We set up the tent, unpacked the gear, set up the bug tent, which we never used because there was only one large fly that had adopted us. Here is where I discovered that LT's height is a requirement to get the bug shelter hung at the right height. 

We stopped at this point and ate the lunches we brought. I had some hummus with carrots, Liz brought bagels with her hummus. 

Another discovery, all these sites were served by a modern outhouse. Granted it was probably stinkier than a fresh air thunderbox, but with everyone having a line of sight to each other, the privacy was required. Also we shared this outhouse with the 3 campsites in the 7 cluster. They were around the other side of our pennisula.

The next LT task was to go out in the canoe and fill the dirty bag with lake water. Liz and I would be in an empty canoe, less stable. And the dirty bag holds about 12+ litres of water, which would weigh about 25 pounds. As Liz slowly paddled forward, I held the bag underwater, then struggled to get it closed before lifting it into the canoe. I had planned on possibly dragging it behind the canoe in the water tied up with an extra yellow rope we had, but that wasn't necessary. And Liz expertly balanced the canoe while I did the lifting. I did get her to carry it up from the canoe to the campsite for me. 
There are probably 8 litres in it now
I set up my relaxation hammock and after a bit I took a break in it. No bug netting needed.
Before supper we went for a paddle up to the top of the portion of the lake that we were on. If you look at the map on the previous post you'll see it's almost Y-shaped. And we were on the left upper section of the Y.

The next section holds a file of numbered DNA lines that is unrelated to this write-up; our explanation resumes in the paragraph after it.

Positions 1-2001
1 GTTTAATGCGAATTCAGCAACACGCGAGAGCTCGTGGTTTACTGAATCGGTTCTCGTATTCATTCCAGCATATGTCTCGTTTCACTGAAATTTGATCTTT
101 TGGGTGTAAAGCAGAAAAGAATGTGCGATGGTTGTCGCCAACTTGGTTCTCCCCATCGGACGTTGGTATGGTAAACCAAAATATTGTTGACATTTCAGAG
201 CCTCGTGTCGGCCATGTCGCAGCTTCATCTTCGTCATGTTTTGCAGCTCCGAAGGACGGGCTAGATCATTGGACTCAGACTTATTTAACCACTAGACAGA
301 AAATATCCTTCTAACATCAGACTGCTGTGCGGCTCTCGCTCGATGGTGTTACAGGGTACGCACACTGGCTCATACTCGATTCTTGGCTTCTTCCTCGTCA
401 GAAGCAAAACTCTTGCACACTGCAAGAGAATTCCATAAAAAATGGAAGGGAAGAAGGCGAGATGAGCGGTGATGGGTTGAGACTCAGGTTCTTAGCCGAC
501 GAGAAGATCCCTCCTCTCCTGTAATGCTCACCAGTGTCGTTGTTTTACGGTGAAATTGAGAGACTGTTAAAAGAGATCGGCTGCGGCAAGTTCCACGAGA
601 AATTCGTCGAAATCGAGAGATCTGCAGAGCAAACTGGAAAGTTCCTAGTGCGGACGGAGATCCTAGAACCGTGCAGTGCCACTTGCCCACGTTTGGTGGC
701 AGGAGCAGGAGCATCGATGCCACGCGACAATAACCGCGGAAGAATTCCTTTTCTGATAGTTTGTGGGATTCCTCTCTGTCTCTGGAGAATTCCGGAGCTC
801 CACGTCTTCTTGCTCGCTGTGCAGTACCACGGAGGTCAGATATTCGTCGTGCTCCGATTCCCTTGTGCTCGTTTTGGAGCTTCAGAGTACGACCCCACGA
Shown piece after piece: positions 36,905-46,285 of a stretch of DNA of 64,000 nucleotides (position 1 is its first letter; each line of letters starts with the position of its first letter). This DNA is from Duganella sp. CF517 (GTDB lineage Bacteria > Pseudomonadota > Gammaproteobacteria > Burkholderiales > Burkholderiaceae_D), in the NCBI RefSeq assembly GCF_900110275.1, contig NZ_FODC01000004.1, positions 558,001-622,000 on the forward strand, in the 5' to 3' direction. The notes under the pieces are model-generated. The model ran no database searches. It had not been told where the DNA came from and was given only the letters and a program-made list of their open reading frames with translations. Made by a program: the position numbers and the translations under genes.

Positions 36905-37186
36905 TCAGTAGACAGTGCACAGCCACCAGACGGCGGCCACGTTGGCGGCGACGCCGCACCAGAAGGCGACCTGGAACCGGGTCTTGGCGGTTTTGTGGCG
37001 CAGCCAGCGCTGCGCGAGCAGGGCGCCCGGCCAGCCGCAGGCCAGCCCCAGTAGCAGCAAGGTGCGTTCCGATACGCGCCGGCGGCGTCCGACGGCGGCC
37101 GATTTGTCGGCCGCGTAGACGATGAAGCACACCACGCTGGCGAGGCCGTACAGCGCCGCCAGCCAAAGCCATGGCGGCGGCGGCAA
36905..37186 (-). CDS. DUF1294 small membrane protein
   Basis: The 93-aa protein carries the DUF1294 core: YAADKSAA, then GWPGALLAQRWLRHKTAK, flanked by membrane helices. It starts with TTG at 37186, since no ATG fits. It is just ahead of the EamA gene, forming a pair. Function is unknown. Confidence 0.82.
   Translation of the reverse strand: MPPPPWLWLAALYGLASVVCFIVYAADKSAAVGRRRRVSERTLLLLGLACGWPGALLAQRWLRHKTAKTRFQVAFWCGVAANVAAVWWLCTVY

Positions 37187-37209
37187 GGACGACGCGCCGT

There were a couple of abandoned cottages on a tiny island near the top. I'd have to check out when I got home if there were roads into that area. There were also a couple of buildings on the shore nearby, also abandoned. I imagine that these were here before the Gatineau Park took possession of the land and the cottages were probably allowed to stay for a portion of time, which has now passed.

My father was telling me a story of how he'd come up to this lake as a young man to visit some people that farmed on it. He had come with his brother and his brother's girlfriend to pick blackberries that were very abundant. However black snakes were also abundant and he said he had to check every berry to make sure he wasn't grabbing the head of a snake. Ewwww! I was able to tell Liz the story as she loves frogs and snakes, it wouldn't bother her. I was mostly curious about the history of the lake and how it'd been used in the past.

Dinner was lasagna with banana bread pudding for dessert. I made a fire, although we weren't using it to cook with. I had brought LT's saw, which was handy in cutting some smaller branches we found on the ground to use for kindling. I didn't have a hatchet. Fires are part of LT's task list too. Probably because he enjoys making them. 

My not-too-shabby fire
The Gatineau Park has some pretty nice grills as part of their fire pits. They are a separate part of the pit, along the back, with a metal ring if you want to put charcoal in, and the grill has two handles that look like you can handle them if the grill is hot, with 4 settings of how high the grill is from the fire.
I had seen the same setup at the Lac Phillippe campground the previous week when I visited my sister and her family there.

To set up the bear bag I ended up using an extra yellow nylon rope that LT has stuffed in our safety kit for the canoe. I tied it to my extra large caribiner and that worked perfectly.

We wandered around on the flat rocks at the waterfront. And the sunset was spectacular.

Shortly after 9 we decided to go hang out in the tent. It's so big compared to what I'm used to having during canoe camping, we probably could have had lawn chairs inside!
My bed for the night
And last, but not least for today, something I have never done, is sleep without the fly on the tent! This tent has a lot of windows. It felt pretty warm when that decision was made. I woke up at 12:30 a.m. and had to go to the bathroom. When I lay back down on my mattress, I could see up through the big window on the back of the domed tent and see stars twinkling through the treetops. I would not be worried about any bears tonight.